Exhibit 1: Food and energy weights within CPI baskets
The degree of food self-sufficiency (Exhibit 2), which varies significantly across countries, is also a useful gauge of an economies’ sensitivity towards changes in global food costs. Within Asia, net food import dependence is high in Philippines, pointing to heavy reliance on imports of major food staples and are higher vulnerability to global prices. China, India and Vietnam’s net agriculture trades are closer to balance, indicating some degree of self-sufficiency. Meanwhile, Australia, New Zealand and Thailand are large net agriculture exporters and so should be more insulated from global food shocks. Other than food self-sufficiency, it is also helpful to look at the relationship between fertilizer intensity and import reliance amid high fertilizer prices. If high fertilizer prices lead to lower fertilizer use, this may affect the upcoming crop cycle, harming both crop yields and quality going forward. Moreover, a high reliance on imported fertilizer tends to magnify the sensitivity of local fertilizer prices to global price movements. Within Asia, Thailand is the most reliant on imported fertilizer, followed by Philippines.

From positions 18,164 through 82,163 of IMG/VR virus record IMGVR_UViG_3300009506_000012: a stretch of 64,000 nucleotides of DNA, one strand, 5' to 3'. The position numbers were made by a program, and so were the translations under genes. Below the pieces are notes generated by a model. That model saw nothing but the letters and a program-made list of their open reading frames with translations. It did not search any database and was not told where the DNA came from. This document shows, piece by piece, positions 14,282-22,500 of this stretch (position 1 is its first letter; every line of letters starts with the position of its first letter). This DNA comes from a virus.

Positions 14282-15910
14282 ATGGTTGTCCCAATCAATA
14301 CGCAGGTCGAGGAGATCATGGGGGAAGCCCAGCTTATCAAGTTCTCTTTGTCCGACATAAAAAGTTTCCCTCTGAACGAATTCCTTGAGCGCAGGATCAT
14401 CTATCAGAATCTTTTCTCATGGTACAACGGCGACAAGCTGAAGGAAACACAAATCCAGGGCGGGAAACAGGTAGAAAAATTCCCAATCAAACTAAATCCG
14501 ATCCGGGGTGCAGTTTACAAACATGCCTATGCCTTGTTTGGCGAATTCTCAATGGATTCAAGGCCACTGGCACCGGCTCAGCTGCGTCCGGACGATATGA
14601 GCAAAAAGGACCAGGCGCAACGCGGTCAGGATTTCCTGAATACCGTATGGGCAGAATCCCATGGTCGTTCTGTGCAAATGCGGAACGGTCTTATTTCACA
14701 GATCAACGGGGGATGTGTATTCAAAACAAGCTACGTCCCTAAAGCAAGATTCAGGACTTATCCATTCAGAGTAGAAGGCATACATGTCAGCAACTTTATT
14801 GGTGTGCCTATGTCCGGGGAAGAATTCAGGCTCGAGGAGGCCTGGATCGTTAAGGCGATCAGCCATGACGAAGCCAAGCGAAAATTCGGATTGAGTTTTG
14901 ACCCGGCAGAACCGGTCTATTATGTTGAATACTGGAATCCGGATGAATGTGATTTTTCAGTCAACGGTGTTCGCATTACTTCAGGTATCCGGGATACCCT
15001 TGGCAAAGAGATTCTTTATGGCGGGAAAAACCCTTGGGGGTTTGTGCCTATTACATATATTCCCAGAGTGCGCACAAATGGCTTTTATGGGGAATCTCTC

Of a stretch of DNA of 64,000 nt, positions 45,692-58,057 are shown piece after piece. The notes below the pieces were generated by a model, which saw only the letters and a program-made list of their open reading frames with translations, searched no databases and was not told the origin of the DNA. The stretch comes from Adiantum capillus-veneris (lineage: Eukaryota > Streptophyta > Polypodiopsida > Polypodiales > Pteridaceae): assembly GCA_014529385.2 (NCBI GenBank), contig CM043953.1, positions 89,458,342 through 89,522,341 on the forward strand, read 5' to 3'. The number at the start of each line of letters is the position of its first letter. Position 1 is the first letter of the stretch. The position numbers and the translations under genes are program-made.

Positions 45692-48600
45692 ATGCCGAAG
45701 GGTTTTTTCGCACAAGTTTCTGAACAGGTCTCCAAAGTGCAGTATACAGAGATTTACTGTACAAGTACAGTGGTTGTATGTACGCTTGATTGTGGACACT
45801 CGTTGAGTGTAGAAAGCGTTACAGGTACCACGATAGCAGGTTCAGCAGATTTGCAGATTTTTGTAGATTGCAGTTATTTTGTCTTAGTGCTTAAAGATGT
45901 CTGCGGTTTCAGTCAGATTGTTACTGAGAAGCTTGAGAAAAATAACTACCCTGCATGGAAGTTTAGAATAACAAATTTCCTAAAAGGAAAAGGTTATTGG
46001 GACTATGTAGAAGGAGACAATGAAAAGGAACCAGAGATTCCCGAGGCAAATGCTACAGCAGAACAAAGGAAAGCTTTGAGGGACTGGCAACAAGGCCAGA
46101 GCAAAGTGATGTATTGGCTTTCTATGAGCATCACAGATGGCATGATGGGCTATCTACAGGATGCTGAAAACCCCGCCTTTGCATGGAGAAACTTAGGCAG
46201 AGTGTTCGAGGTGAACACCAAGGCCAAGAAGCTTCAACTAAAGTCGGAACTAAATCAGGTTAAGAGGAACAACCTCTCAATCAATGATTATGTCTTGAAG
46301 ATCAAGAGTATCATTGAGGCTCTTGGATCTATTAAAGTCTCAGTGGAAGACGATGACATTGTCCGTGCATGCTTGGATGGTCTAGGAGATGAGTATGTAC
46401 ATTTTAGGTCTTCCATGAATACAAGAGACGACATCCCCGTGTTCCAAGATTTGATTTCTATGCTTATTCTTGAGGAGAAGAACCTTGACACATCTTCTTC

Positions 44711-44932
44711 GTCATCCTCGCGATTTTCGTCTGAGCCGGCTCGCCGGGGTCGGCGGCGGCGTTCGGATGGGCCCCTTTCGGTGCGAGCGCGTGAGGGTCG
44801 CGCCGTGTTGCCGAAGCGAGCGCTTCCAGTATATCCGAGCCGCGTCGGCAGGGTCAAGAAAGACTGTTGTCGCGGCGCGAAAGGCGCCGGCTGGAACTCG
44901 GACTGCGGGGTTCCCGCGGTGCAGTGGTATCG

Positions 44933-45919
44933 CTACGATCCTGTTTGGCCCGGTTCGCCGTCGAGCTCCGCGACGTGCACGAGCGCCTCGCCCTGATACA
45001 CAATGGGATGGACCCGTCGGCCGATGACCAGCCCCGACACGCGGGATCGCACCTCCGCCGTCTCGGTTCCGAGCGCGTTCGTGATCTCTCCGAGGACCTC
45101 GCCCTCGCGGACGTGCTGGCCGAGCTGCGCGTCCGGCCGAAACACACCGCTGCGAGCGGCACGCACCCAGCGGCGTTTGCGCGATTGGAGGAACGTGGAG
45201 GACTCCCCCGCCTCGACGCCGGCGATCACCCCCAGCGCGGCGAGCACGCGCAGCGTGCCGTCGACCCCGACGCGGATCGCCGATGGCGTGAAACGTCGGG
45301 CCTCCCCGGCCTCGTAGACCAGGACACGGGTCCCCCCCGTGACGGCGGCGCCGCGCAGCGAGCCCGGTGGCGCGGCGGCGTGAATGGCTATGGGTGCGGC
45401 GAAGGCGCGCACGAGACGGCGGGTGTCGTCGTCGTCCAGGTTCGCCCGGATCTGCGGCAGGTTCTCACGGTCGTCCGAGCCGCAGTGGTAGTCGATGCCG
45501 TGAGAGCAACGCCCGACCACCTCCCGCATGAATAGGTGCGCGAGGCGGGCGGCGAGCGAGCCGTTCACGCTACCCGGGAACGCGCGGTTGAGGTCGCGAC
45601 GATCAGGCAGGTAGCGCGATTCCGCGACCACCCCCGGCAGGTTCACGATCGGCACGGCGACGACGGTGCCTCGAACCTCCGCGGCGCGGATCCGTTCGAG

Despite the current rise in wheat and maize prices, the relatively stable price of rice (up by 1.8% YTD), the key staple food within Asia, provides some relief. As shown in Exhibit 3, by looking at the per capita consumption patterns of key food commodities, we see that Indonesia, Philippines and Thailand and Vietnam have much stronger preferences for rice over wheat. Furthermore, within Asia, maize tends to be used as animal feeds rather than human consumption. Another interesting observation is that meat accounts for a key part of the diet within wealthier economies such as Australia, New Zealand and South Korea.